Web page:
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First time buying vintage drums - Gretsch RB value and general tips

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#1
1Dinosaur

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Hello everyone!


First post here. I registered with Vintage Drum Forum and asked the same thing over there, but almost no response, so I'm hoping this place is livelier!
 
I'm just getting into the vintage drum thing, and though I've always had a soft spot for them old Gretch drums, now is the first time I'll probably get my hands on some. Just wanted to check with you guys about the estimated value, so I don't get ripped off. 

The drums are a set of Gretsch round badges in midnight blue pearl. Not sure about the exact production year, but 60's (exact year can be found when I get my hands on the serials right?). Sizes 22-13-16. Good condition, original parts. No extra holes or modifications. Stickers, badges and mufflers all in great shape. Only "drawback" is a loose wrap seam on the 13". Not buying from the first owner.

What do you think price wise?

The problem is I have to buy them without seeing them personally, which is a risk for sure, but it's just not possible for me. Someone else is doing it, and I'm sending them instructions to what to check for: making sure the shells are round and bearing edges intact (which the seller confirmed they were), hardware okay etc. Anything else I should think about?
 
I've read a lot about the drums, and a bit concerned about choking of the toms. I'm mainly playing rock, although I'm not that heavy a hitter. Any input?

Cheers.

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Edited by 1Dinosaur, 11 July 2017 - 01:27 AM.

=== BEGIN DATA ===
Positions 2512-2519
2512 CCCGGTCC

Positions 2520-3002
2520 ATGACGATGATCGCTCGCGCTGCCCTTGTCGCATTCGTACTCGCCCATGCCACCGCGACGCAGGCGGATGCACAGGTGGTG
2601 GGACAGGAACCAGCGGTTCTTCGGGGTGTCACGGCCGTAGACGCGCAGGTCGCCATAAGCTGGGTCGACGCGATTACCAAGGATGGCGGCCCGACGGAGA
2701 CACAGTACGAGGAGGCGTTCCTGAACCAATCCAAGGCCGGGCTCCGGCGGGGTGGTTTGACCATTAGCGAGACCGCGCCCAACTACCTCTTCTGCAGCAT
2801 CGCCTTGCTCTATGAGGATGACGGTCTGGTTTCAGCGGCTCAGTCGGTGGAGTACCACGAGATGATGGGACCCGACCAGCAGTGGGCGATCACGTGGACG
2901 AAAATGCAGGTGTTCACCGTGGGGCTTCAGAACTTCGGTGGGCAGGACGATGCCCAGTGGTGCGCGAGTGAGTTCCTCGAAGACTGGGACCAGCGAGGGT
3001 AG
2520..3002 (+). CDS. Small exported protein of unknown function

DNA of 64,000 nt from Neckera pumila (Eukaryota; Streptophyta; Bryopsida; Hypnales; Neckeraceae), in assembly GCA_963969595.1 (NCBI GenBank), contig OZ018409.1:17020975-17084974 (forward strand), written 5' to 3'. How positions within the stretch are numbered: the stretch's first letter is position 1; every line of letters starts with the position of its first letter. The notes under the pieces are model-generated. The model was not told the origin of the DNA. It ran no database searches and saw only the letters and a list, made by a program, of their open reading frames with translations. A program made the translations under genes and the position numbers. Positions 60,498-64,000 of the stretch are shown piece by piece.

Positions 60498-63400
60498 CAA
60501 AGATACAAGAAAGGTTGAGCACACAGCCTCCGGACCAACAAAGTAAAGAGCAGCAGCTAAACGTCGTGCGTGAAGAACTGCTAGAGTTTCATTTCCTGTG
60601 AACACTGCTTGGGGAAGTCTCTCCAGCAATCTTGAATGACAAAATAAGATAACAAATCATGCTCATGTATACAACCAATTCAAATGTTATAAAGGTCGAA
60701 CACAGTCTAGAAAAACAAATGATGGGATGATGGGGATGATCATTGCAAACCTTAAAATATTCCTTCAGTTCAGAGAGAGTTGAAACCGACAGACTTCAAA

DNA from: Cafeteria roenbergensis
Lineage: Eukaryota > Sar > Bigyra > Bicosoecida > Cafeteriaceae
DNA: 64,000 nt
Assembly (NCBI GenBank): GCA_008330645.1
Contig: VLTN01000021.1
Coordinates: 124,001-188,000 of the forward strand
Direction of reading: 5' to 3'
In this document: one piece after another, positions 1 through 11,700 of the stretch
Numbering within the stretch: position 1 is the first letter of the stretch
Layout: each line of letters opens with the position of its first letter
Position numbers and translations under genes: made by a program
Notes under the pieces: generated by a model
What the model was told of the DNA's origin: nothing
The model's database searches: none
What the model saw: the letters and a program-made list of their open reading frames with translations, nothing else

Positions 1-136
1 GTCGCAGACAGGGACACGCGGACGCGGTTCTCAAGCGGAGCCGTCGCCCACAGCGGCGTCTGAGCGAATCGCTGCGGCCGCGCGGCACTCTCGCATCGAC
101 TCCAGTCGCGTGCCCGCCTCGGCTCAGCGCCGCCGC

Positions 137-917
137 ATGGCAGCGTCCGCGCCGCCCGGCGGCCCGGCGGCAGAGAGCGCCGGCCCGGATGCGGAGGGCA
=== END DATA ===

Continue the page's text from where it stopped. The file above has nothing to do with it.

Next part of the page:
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#2
charlesm

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Welcome! And beautiful kit you have there.

 

I have the same kit in 20-12-14 and love it. The toms are stop-sign badge but essentially the same shells.

 

The loose wrap is no problem. Easily re-glued/fixed.

 

Based on the condition of your kit and the sizes, I would say the $1400-$1700 ballpark would be the expected value.

 

As for "choking": Many people seem compelled to only evaluate Gretsch vintage drums based on how they perform at cranked-up bop tuning. Most drums tend to be a bit choked at that tuning, although I do find Gretsch to retain a lot of liveliness despite that. That's one reason for their reputation.

 

However, at least with my own kit, I find that once you start to down-tune the drums, they open up a lot and take on a lot more sustain. I can get much more sustain with my drums than I was expecting, considering all the talk of the inherent "choked" sound of vintage Gretsch.

 

One thing I discovered is that these drums are not as forgiving as other brands when it comes to the traditional rules of tuning. That is, in order to get longer sustain, both heads really have to be close in tuning to one another, regardless of pitch. Once you start deviating from that, the sustain begins to quickly disappear. And when you do tune, they respond much better to very small increments.

 

I'm sure a lot of this comes down to the die-cast hoops vs. triple-flanged. On my Ludwig and Rogers kits, you could pretty much leave the reso heads alone and still get a wide tuning range and good sustain just from the batter.

 

However, having figured all this out about Gretsch and knowing what to do, I have no problems with it because the tone is so fantastic.

 

Barring any structural issues, I would think the same would apply to your drums and you should be fine.


Edited by charlesm, 11 July 2017 - 01:56 AM.

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#3
tillerva

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They look good. Some of the glue they used hasn't held up over time, so if you go to disassemble and clean them, the wrap may fall right off. And then you may find that the wrap has shrunken. You can work with them though. This was my experience with a kit. Some heads will likely not fit as well, which may be aggravating. Ah, vintage Gretsch drums.
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#4
1Dinosaur

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Thanks guys! charlesm are you saying your kit has SSB toms, or that this one has, but with the wrong badge? In that case, what difference is there and how did you notice?